Focus on specific organizations – Now it is time to create a target list. Identify those organizations you really want to contact. Once again you will need to be somewhat selective. A prospect list of 500 organizations is somewhat unrealistic, where as a target list of 25-50 employers is manageable. You should take your target list and separate it further to create several lists of 10-15 organizations that you begin to contact in stages.
Now that you have a prospect list complete, you are ready to examine and expand your personal network. You want to establish contacts with those organizations on your list.
This can be your most effective method for obtaining a job. It also is the most misunderstood term in the job search process. Networking effectively is a skill that many job seekers do not possess. Often times this is because networking is viewed as "unnecessary" and “time consuming.” Remember the statistics about the hidden job market: 75% of all jobs are never advertised. Networking is the job search strategy to help you uncover these opportunities.
Networking is the planned process by which one becomes known, through in-person meetings in business and social settings, to people who can provide information about job openings, leads, personal contacts and start-up companies and who have the power to hire. Keep these objectives in mind when networking:
- To inform people that you are available for hire
- To uncover hidden jobs
- To open up channels of communication
- To increase your knowledge of companies and the industry
- To create a positive impression with an individual, especially if he/she has the power to hire - this opens the possibility of creating a new job
- To practice your interviewing skills
Networking requires initiative on your part; however, the time and effort is well worth the results. Your personal network is limited only by your willingness to contact individuals. Your personal network can begin with parents and relatives, teachers, supervisors, Career Services staff, UW-Green Bay faculty and administrators, friends, classmates, informational interview contacts, UW-Green Bay alumni, and community members.
In addition to the people you already know, you can expand your network by connecting with employers, alumni, and other professionals in your field of interest. Job fairs, professional organizations, community events, and volunteering are all potential means of expanding your network of contacts.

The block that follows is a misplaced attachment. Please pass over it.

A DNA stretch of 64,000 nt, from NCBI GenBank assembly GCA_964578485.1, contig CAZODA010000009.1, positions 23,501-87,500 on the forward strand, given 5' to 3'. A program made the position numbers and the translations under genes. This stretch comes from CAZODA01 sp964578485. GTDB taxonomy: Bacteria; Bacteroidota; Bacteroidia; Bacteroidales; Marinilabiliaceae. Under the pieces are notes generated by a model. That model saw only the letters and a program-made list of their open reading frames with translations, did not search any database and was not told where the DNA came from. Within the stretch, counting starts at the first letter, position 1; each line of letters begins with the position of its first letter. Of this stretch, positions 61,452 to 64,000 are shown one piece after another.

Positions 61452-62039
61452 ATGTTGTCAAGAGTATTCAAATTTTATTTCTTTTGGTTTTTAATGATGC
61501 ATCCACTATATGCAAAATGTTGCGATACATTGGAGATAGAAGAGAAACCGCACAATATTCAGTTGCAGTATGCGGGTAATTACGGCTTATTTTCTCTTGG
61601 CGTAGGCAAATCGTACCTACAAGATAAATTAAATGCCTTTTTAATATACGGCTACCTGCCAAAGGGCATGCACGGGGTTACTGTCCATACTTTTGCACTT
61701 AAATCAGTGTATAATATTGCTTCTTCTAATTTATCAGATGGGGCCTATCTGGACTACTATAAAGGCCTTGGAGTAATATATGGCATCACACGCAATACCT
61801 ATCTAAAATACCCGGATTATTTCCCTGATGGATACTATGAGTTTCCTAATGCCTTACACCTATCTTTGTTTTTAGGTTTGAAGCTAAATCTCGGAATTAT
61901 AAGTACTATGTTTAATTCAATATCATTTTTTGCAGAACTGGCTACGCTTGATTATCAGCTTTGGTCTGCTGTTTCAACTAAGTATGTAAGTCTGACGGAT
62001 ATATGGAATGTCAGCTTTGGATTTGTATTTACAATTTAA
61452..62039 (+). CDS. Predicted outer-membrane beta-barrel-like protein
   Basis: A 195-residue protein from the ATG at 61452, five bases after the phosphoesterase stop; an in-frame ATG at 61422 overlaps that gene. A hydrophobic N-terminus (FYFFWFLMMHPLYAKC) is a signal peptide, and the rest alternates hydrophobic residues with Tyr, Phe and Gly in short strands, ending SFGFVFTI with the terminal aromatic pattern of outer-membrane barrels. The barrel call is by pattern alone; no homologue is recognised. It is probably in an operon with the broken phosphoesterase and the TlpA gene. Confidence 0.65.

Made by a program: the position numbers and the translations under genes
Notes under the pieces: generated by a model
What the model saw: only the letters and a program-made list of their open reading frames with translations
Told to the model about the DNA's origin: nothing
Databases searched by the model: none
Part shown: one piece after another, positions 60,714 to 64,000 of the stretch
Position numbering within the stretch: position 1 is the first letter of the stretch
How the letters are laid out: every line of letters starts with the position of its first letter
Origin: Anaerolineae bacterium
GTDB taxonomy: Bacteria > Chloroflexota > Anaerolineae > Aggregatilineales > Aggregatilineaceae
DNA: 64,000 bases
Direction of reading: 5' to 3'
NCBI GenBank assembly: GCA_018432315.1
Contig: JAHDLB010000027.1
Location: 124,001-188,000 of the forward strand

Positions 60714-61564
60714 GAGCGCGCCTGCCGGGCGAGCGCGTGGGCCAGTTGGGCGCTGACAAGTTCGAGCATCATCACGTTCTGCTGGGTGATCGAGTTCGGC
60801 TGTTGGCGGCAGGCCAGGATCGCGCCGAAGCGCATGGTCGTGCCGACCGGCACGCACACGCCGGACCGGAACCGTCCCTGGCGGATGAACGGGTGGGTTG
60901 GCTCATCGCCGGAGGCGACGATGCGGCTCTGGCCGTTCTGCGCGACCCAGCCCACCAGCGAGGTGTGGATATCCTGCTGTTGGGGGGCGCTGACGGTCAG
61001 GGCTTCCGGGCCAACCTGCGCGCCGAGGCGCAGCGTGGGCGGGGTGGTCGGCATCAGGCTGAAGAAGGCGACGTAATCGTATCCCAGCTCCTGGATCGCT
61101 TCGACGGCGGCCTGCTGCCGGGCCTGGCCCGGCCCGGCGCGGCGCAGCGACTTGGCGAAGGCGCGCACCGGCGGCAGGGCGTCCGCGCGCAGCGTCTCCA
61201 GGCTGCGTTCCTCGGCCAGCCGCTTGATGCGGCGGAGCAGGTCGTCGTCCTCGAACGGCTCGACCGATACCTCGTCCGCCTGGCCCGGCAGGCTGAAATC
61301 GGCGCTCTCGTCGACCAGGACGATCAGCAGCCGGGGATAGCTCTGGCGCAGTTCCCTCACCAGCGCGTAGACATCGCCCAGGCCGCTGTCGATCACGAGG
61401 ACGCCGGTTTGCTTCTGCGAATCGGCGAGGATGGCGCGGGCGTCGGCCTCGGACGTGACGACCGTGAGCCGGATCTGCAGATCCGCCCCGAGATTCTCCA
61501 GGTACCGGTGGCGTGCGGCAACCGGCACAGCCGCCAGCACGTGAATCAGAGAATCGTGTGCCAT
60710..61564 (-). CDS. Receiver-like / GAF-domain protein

You can also use tools like LinkedIn, a professional networking site with millions of members around the globe, to connect with UW-Green Bay alumni and other professionals in almost every career field.
Get connected through LinkedIn:
- Go to www.linkedin.com to create your profile
- Use the search box to find the “UW-Green Bay Alumni” group and request to join.
- Use keywords in the search box to find other people and groups in your field of interest.
This is one of the main methods utilized by job seekers to obtain information. Informational interviewing puts you in direct contact with professionals in your field. This personal contact with professionals can be difficult and uncomfortable. There are several methods of making contact with a professional. The method of contact is selected based on the level of familiarity you have with the individual. Use your best judgment and professionalism when contacting these individuals.
Marketing Emails or letters may be the best approach of all. It allows you as a job seeker to communicate knowledge that you have gained from your previous research. Secondly, an email or letter is likely to receive direct, quicker attention from the individual contacted rather than a phone call. Marketing emails or letters allow the individuals to begin considering your request prior to your follow-up phone call.
Cold phone calls are those calls made where a referral from another professional was not received and where the person was identified from your career research. This can be a very awkward way of setting up informational interviews. It is important to also mention how you as the job seeker identified this individual as someone to contact. When conducted professionally, these phone calls can be quite successful.
Warm phone calls are telephone calls made to individuals who are a part of your personal network or to whom you have been referred. Begin the conversation by reminding the individual of your connection to the individual. Make reference to your research and your interest in the field. Close the conversation by requesting an informational interview.